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Covid-19: the Swedish exception?

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No compulsory mask, no episodes of confinement, or closure of restaurants: in Sweden, the government has bet on the self-discipline of citizens to face the Covid-19 pandemic. Rather than resorting to the hard method, he has long preferred to focus on individual responsibility, social distancing and the generalization of telework. A strategy approved by the majority of the population, but which is now reaching its limits, because if Sweden is in the European average, it has ten times more deaths from the virus than Norway and Finland.

Last March, as the first wave of Covid-19 hit the world, Sweden made the choice not to adopt binding measures, preferring to leave its citizens individual and collective responsibility for stemming the pandemic.

But last November, with the onset of winter and the surge of a second particularly strong wave of contamination, the threat intensified and the Swedish government had to change its strategy to fight the virus.

If the latter remains less strict than in many other countries, the kingdom has gradually tightened the screws by adopting several measures: limiting the number of guests at the restaurant table, switching to distance education in high schools, wearing a mask recommended, but still no closure of shops.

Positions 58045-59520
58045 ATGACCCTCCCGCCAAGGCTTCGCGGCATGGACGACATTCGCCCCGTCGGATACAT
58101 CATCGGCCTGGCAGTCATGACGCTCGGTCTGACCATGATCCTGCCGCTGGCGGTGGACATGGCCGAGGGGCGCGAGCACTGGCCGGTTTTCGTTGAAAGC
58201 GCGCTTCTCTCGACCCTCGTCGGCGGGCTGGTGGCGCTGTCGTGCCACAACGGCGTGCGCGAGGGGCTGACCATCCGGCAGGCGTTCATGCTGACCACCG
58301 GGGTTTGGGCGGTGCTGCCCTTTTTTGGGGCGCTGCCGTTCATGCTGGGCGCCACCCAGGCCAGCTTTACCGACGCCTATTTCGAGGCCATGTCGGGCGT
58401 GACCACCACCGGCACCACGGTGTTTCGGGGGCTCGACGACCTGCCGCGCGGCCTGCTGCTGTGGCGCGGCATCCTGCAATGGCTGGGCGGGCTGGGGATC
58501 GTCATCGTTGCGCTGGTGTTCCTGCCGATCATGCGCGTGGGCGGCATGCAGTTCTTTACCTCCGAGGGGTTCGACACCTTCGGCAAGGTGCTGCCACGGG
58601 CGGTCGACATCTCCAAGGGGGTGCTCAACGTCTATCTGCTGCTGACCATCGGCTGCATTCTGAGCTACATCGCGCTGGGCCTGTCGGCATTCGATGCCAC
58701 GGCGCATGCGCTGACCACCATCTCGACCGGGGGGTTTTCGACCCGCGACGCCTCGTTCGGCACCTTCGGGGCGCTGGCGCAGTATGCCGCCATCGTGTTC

Since mid-December, the number of daily cases has been declining. However, that decline has recently stalled and health officials now fear a third wave.

As of February 16, the country, which has a population of 10.3 million, had more than 610,000 cases of coronavirus and at least 12,487 deaths, according to official figures.

Our reporters went to Sweden, but also to Finland and Denmark, to meet in particular Swedes who left their country for fear of being infected.


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